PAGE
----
Portobello £12.99 343pp. £11.69 from the Independent Bookshop: 08430 600 030
Lovetown, By Michal Witkowski, trans W Martin
Friday 14 May 2010
Is anything about gay life now untold? In the West, it feels as if all bases are covered. Leading practitioners in fiction, such as Edmund White, have admitted as much. Most European literatures, however, have not approached this critical mass. Many have not experienced even the first tremors of gay representation.
Poland, for instance, was blessed with a writer of the first rank, Witold Gombrowicz, who can be said to have possessed a singular "gay aesthetic". Yet the novel for which he is most remembered, Ferdydurke (1937), isn't really about marginal sexuality.
Michal Witkowski's Lovetown, which pays tribute to Gombrowicz, was a succès de scandale in 2005, the author barely 30. It was taken to be the first Polish "queer" novel, but gay themes have only fleetingly surfaced elsewhere. Lovetown has become something very rare: a gay-themed crossover bestseller. It is of interest to foreign readers not simply because it looks at homosexuality in a different landscape. Witkowski chose – after interviewing scores of Polish drag queens, ex-rentboys, disco bunnies and every conceivable gay "type" – to base his novel around the political changes of the 1980s, and their impact on gay men's lives. Instead of merely disinterring a period that seemed crude or repressed, Witkowski allows his dissident voices to challenge the notion that capitalism has benevolently triumphed in Poland, bringing prosperity and also every accompanying gay bauble to a backward people.
The gritty world before 1989 is perversely celebrated by cross-dressing "Patricia", who opines: "Everything is going to the dogs. Under communism, plucking a recruit off the train was a piece of cake." For her, the occupying Russian soldiers had constituted a feast, readily picked off from their all-male camps by wilful, rapacious drag queens now given to mourning: "Where is my Sasha now, where's my Vanya, my Dmitri?"
"Lubiewo" itself (Lovetown – a fictive beach resort, alongside the German border) is quickly deluged by the first converts to Western gay lifestyles (fitness regimes), vanities (a masculine look) and the logistics of social assimilation (gay parenting). Buffed bodies crowd the beach from East Germany, or Western-leaning Poznan. Witkowski's queens-of-a-certain-age recoil in disgust, treasuring, paradoxically, a yesteryear of certain oppression, discretion, poverty, Aids... and yet also of sexual opportunity.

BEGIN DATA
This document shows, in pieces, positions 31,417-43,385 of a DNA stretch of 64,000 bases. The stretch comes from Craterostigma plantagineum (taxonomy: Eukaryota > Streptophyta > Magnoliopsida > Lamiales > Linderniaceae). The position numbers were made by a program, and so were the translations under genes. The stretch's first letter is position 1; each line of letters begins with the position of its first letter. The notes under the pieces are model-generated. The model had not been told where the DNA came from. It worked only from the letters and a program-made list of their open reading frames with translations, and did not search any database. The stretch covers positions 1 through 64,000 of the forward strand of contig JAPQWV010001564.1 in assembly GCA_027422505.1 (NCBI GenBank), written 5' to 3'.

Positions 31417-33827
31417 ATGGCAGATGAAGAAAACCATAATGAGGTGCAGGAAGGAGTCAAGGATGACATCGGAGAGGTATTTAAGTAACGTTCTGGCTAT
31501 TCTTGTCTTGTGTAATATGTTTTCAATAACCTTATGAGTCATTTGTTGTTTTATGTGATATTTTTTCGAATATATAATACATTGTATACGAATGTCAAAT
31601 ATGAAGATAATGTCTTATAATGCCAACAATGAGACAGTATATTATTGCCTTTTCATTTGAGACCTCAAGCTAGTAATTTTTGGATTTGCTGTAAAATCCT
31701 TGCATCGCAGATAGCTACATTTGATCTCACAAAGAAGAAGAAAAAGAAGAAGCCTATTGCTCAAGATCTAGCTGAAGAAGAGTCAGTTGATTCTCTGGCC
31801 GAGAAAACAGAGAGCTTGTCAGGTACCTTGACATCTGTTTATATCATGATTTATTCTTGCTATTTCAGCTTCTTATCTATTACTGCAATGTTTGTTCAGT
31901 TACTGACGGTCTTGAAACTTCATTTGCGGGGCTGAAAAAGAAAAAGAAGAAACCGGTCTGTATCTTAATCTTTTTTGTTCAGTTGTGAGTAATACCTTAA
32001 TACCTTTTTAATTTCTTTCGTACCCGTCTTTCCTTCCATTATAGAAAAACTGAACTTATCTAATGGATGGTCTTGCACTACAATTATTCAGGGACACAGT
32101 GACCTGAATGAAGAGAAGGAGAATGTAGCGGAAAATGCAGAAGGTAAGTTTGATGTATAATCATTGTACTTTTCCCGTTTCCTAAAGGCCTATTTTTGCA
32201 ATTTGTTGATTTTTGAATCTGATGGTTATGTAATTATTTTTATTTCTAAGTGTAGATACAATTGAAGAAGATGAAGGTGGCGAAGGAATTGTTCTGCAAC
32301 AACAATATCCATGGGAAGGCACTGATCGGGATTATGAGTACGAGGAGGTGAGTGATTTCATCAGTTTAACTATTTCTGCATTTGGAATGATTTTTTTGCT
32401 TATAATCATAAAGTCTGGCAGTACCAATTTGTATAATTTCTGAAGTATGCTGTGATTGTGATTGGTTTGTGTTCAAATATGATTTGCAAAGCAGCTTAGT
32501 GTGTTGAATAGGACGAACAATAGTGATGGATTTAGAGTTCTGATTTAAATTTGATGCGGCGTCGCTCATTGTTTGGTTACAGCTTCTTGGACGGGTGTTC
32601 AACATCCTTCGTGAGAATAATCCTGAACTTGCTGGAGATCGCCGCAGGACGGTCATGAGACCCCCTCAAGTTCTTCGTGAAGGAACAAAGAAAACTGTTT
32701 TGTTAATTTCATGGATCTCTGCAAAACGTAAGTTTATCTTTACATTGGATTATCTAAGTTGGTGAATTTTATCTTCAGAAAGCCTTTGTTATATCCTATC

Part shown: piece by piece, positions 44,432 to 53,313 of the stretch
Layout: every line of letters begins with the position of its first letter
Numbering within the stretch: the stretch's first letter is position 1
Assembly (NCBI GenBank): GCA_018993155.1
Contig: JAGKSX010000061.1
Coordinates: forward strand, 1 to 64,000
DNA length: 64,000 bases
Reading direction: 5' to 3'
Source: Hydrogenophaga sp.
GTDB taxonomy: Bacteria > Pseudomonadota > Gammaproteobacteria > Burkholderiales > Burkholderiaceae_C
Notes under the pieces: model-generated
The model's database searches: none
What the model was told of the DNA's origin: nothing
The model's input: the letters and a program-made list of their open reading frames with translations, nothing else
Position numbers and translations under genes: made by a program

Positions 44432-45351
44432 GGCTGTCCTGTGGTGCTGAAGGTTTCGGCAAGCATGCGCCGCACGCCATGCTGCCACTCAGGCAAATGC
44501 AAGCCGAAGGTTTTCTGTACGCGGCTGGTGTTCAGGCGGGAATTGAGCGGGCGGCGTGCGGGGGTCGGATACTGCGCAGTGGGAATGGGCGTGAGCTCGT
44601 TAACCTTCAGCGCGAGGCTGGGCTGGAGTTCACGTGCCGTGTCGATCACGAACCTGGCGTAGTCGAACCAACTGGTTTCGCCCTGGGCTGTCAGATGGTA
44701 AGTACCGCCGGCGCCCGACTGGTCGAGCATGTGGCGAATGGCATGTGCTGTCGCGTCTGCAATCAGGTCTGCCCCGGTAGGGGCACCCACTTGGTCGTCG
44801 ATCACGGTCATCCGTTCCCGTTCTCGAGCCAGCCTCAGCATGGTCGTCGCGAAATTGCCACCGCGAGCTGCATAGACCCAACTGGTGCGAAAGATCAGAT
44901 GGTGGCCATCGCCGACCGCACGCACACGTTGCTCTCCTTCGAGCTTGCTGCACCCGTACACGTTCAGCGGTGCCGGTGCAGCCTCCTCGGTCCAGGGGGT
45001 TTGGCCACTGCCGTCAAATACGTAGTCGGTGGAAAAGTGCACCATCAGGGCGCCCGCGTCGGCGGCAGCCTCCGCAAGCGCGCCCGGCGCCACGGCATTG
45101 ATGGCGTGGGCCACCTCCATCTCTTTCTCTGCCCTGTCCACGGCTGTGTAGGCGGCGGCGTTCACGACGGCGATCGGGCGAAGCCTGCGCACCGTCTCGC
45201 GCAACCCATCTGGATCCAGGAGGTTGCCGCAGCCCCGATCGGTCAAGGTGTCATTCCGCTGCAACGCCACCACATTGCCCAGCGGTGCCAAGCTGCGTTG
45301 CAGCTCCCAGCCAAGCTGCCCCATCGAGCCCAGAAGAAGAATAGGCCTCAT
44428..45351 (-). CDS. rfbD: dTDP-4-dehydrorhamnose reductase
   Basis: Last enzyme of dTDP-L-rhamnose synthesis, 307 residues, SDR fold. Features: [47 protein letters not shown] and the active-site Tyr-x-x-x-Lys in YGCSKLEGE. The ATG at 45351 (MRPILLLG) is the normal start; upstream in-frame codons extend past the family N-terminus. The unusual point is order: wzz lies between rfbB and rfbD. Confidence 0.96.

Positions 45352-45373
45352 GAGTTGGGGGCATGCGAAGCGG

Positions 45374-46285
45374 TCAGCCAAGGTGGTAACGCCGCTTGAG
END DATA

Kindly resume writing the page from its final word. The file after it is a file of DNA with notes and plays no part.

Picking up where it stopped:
No British author – except, perhaps, Neil Bartlett – has come close to examining the generational tensions which accompanied the emergence of an bourgeois, aspirational gay culture. Yet every triumphant new order has its dissidents and lost souls. As Paula mournfully reflects at the end of this bracing, strident, surprisingly beautiful novel: "What good has emancipation done me?"
Richard Canning's most recent book is 'EM Forster' (Hesperus)
Oscars 2015 Mexican filmmaker uses speech to urge 'respect' for immigrants
Oscars 2015 Bringing you all the news from the 87th Academy Awards
TV ReviewThe intrigue deepens as we delve further but don't expect any answers just yet
Razzies 2015 Golden Raspberry Awards 'honours' Cameron Diaz and Kirk Cameron
Film Hollywood's new leading lady talks about her Ramsay Street days
Oscar voter speaks outfilm
Arts & Ents blogs
- 1 Isis burns thousands of books and rare manuscripts from Mosul's libraries
- 2 Scarlett Johansson new band 'already hit with legal complaint' from another The Singles
- 3 Husband and wife die holding hands within hours of each other after 67 years of marriage
- 4 The remarkable archaeological underwater discovery that could open up a new chapter in the study of European and British prehistory
- 5 'Jihadi John': CAGE representative storms off Sky News accusing Kay Burley of Islamophobia
Michael Keaton putting his acceptance speech away was the saddest Oscars 2015 moment
Alien 5: Sigourney Weaver will reprise Ripley role in new movie, says director Neill Blomkamp
Seinfeld is laughing all the way to the bank: TV show generates $3.1bn in repeat fees since final episode
Wolf Hall finale, review: Simply brilliant TV
All fiction follows one of six basic storylines, according to new research
Oscars 2015: Birdman beats Boyhood as Eddie Redmayne and Patricia Arquette win big - as it happened
New theory could prove how life began and disprove God
Half of Ukip voters say they are prejudiced against people of other races
'Cash for access' scandal: Sir Malcolm Rifkind says 'unrealistic' for MPs to live on £67,000 salary
Aqsa Mahmood branded a 'disgrace' by her parents after claims she recruited three UK girls flying to Middle East
This is what it's like to be dead, according to a guy who died for a bit